ACE: Adventures in Bundled Payment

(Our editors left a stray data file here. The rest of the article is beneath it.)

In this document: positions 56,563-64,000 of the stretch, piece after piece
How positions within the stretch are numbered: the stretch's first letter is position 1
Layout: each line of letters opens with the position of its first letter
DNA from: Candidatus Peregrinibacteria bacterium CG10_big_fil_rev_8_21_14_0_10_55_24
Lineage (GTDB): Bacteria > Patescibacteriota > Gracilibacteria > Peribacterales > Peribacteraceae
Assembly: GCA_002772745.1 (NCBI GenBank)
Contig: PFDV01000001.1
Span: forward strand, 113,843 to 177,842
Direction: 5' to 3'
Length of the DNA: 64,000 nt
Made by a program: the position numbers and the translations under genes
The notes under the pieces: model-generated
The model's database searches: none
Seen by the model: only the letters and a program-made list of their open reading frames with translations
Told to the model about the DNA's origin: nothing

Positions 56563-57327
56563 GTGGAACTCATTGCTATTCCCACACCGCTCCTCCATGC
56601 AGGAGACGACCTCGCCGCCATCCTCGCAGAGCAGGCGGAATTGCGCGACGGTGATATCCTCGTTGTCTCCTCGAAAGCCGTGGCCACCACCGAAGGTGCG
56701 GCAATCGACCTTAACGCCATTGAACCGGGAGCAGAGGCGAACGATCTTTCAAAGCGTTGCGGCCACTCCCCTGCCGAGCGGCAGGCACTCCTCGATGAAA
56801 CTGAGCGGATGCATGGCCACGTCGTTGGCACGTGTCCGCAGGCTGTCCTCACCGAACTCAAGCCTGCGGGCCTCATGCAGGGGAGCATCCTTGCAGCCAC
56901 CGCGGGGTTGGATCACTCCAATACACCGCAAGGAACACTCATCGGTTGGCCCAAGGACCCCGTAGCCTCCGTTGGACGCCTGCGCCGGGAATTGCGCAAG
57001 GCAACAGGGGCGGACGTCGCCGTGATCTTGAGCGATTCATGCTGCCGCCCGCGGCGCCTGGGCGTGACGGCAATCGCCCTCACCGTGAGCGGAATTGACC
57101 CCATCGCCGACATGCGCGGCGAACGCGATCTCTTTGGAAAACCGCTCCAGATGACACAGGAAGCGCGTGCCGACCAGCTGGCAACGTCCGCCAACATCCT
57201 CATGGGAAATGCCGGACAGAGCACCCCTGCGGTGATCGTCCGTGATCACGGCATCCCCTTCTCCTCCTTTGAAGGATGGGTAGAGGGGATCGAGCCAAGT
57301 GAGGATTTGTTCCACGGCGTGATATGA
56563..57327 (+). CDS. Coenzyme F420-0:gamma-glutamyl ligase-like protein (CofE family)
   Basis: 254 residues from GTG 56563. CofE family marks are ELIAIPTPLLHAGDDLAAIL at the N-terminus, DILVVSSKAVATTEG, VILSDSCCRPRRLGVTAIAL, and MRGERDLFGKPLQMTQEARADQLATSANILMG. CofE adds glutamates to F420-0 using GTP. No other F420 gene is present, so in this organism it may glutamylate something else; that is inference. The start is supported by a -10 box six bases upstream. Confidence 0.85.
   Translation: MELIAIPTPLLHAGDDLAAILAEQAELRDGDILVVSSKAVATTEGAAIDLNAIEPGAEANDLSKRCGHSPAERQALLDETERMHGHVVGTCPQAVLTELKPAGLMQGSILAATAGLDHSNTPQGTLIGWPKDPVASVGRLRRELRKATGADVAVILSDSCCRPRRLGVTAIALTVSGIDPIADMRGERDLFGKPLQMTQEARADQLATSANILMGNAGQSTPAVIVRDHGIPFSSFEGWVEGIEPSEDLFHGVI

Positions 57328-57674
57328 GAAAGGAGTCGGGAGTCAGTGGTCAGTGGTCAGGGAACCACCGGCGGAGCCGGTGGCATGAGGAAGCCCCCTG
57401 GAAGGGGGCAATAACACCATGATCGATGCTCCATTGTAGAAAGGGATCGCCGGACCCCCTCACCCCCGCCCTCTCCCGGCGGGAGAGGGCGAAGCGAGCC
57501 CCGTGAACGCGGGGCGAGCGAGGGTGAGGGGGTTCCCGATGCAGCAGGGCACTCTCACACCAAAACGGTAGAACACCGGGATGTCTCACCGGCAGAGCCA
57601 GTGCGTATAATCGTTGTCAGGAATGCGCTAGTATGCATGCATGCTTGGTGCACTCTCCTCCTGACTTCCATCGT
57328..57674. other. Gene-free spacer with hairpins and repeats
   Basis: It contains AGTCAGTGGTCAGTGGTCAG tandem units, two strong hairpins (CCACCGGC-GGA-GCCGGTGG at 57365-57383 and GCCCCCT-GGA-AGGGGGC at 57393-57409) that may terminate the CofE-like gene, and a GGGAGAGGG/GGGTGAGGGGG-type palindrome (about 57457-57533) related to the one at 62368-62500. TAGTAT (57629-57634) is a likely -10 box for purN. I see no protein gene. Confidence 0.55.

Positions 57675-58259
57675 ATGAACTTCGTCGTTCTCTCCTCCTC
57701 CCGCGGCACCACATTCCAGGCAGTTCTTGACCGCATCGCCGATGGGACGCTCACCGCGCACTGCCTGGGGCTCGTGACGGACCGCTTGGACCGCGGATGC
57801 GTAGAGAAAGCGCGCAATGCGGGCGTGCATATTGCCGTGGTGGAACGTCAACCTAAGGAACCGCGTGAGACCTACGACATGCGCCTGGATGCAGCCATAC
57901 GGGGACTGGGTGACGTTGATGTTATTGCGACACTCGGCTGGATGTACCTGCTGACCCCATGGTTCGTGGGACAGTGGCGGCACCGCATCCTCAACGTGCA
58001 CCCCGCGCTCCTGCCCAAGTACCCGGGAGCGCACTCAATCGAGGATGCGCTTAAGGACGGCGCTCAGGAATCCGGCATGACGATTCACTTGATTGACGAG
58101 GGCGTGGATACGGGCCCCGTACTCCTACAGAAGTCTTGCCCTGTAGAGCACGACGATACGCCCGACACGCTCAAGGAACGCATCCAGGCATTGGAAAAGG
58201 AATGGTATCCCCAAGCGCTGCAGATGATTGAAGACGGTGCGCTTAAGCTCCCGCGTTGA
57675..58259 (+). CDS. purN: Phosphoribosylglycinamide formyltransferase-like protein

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With a bundled-payment pilot program instituted by the Patient Protection and Affordable Care Act set to begin in 2013, it is interesting (and perhaps instructive) to look at a three-year CMS project nearing its endpoint—the Acute Care Episode (ACE) Demonstration1 for orthopedic and cardiovascular surgery—through the eyes of one participating radiology practice. It was purely by chance that Phil Russell, MBA, CEO of South Texas Radiology Group (San Antonio) first learned that Baptist Health System, San Antonio, had submitted a bid to be one of five hospital systems participating in the program. After Baptist Health System announced that it had been awarded the contract, a meeting was called to explain to all providers how they would be affected. The program is testing the use of bundled payment for a selected set of inpatient episodes of care for orthopedic and cardiovascular procedures. In all, 28 cardiovascular DRGs are included, ranging from cardiac-valve and other major cardiothoracic procedures with cardiac catheterization and multiple complications to cardiac-pacemaker revision (except device replacement without complications). Nine orthopedic DRGs are included; they range from bilateral or multiple major-joint procedures of the lower extremity with multiple complications to knee procedures without postdischarge occurrence of infection and without complications. According to CMS,1 the project’s purpose is to align hospital and physician incentives for improved quality and efficiency of care. Another stated purpose is to test whether the provision of price and quality outcome information affects the choices made by Medicare beneficiaries about where to have their procedure done. In addition, the program employs a shared-savings element, but in this case, it is the patient, not the provider, who receives the incentive payment from the government. At Baptist Health System, it ranges from $84 to $1,199, depending on the DRG involved. The carrot for physicians—including cardiologists, orthopedists, radiologists, anesthesiologists, and hospitalists providing services to ACE patients at Baptist Health System—is receiving 100% of Medicare’s allowable fees, not the customary 80%. If the hospital delivers care for less than the bundled rate and succeeds in meeting specific quality measures—including ensuring that antibiotics are administered an hour prior to surgery and stopped 24 hours later—it keeps the additional money as profit. Unfolding in Texas In the San Antonio market, ACE was rolled out using radio spots alerting patients to the fact that if they used Baptist Health System for a heart procedure or joint replacement, they would not only be excused from copayments, but also would receive as much as $1,199 as an incentive. Russell admits some discomfort in knowing that his tax dollars were used for radio spots, although ultimately, the cost to the government is less than is typical for the 37 DRGs in the ACE program. “The hospital bid some number that was less than the standard Medicare payment, and some portion of that difference, which was pure savings for CMS, was then the bounty, if you will, that was paid to these individual patients,” he notes. According to the Washington Post Wonkblog,2 Baptist Health System bid about 5% less than the typical rate. In order for the hospital to make up for the discount—and cover the additional 20% that it paid physicians, plus incentives that surgeons were eligible for if they achieved certain quality levels—it had to find savings in supply costs, Russell speculates. “We are getting 100% of the Medicare allowable, whereas CMS usually pays 80%—so for the physician, there is an arbitrage, which is coming out of the hospital’s pocket,” he explains. “The hospital has to make that up (plus something else), and my understanding is that the overwhelming majority—perhaps all of the money that it was counting on—was going to come by way of reduced supply cost.” Squeezing the Suppliers Russell believes that Baptist Health System assembled the orthopedic surgeons and stipulated that participation in ACE was contingent on, for instance, deciding on two kinds of knee prostheses that the hospital would then bid out to the vendors at a discount. “If they are making money on it, they must have done a tremendous job squeezing the supply vendors,” Russell notes. In fact, about 90% of the efficiencies the hospital achieved came from savings in supply costs, according to Michael Zucker, the system’s chief development officer.² From the radiologist-practice perspective, the ACE patient flow is opaque: There is no prior knowledge of the identity of ACE patients. “We get our data downloads from the hospital daily, as we always have; we sort, code, and send out claims,” Russell says. Subsequently (generally within two weeks), the practice gets a notice from Medicare explaining that the claim for a particular patient has not been paid and, instead, has been forwarded to the payor that is administering payment for ACE-program patients. Within two or three weeks, the practice receives payment (from a third-party administrator hired by Baptist Health System) for 100% of the Medicare allowable amount. Russell reports that for 2% of patients (or fewer), there is a subsequent determination—sometimes, as much as a year later—that a patient should not have been part of the ACE program. For those patients, the practice is required to refund payment to the third-party payor and resubmit a claim to Medicare. “Generally, it seems to have worked fairly well,” he reports. “From a radiologist standpoint, an argument could be made that this is a wonderful improvement over the normal course of business.” Reading the Scorecard In June 2012, the program will have run its three-year term at Baptist Health System, and some time during the next year, CMS is expected to publish the results. Although Baptist Health System requires surgeons to meet quality measures, they are not part of the public advertising campaign, and Russell is unaware of the metrics applied. Based on the reduced cost to the government, and barring any unforeseen negative outcomes, Russell suspects that CMS will be pleased. “They really don’t care how you bring it together,” he suggests. “They were just focused on the willingness of some people to accept less money than they were used to paying.” While the program seems to be working for Baptist Health System and the attending cardiologists and orthopedists with whom Baptist Health System is aligned, Russell suggests that engaging radiology, anesthesiology, and hospitalists potentially could have resulted in further cost efficiency. “The hospital, for whatever reason, didn’t engage each and every individual physician on its medical staff as to how this was coming about, perhaps because of time constraints,” he says. Acknowledging that he is not a physician, Russell speculates that perhaps some number of preoperative or postoperative exams might not have been necessary. “It may well be that those procedures have been done for such a long time that the standards of care are established and appropriate, and maybe there aren’t any savings to be had,” he says. If there are services involved from physicians other than the surgeon, he adds, it would benefit the sponsors of such projects to explore potential savings opportunities with those other physicians. Russell can’t say whether the project has resulted in any increase in the number of imaging exams associated with the selected DRGs or whether the hospital achieved the anticipated increase in activity for the 37 designated DRGs. “Because of the volume of activity through a practice like this, it might have quadrupled or even moved the volume of these procedures by a factor of 10, and that just wouldn’t appear on our radar,” Russell says. Russell suspects that patient traffic continues to be driven by primary-care and specialist physicians who have their preferences about where they like to provide services; in addition, some will not have staff privileges at Baptist Health System facilities. “It is a stretch to think that the patient is going to hear a radio ad, call up that hospital, and be routed to some random physician,” he says. While 78% of surgeons received bonuses based on quality measures, there was some grumbling about whether they received their fair share. As Ty Goletz, MD, of the Center for Orthopaedic Surgery and Sports Medicine (San Antonio), tells the Washington Post, “The hospital got $8 million, and the surgeons got $1 million. That’s not necessarily looked on favorably by physicians.”² Ultimately, Russell pronounces the program benign—on a superficial level. “They will gather some statistics and say the quality was better, worse, or the same,” Russell predicts. “Unless it shows that this patient population had twice as many deaths as the general population, I think everyone will look at the data and say this seems to be OK. The government saves some money; let’s do it everywhere.” He adds a caveat to that assessment: Theoretically, if the hospital is unable to achieve the cost saving at the supply level, it could decide to pay physicians a percentage of the Medicare allowable fee. “That’s the danger and the threat, in the long run, for these kinds of programs,” he warns. “If a hospital set out to control all of the dollars and control all of the shots, there are all kinds of implications about who would want to work for the hospital that tried to play bully with that kind of situation. In this instance, it has worked, but that is not to suggest that this is a panacea that everybody should be looking for to simplify his or her life.”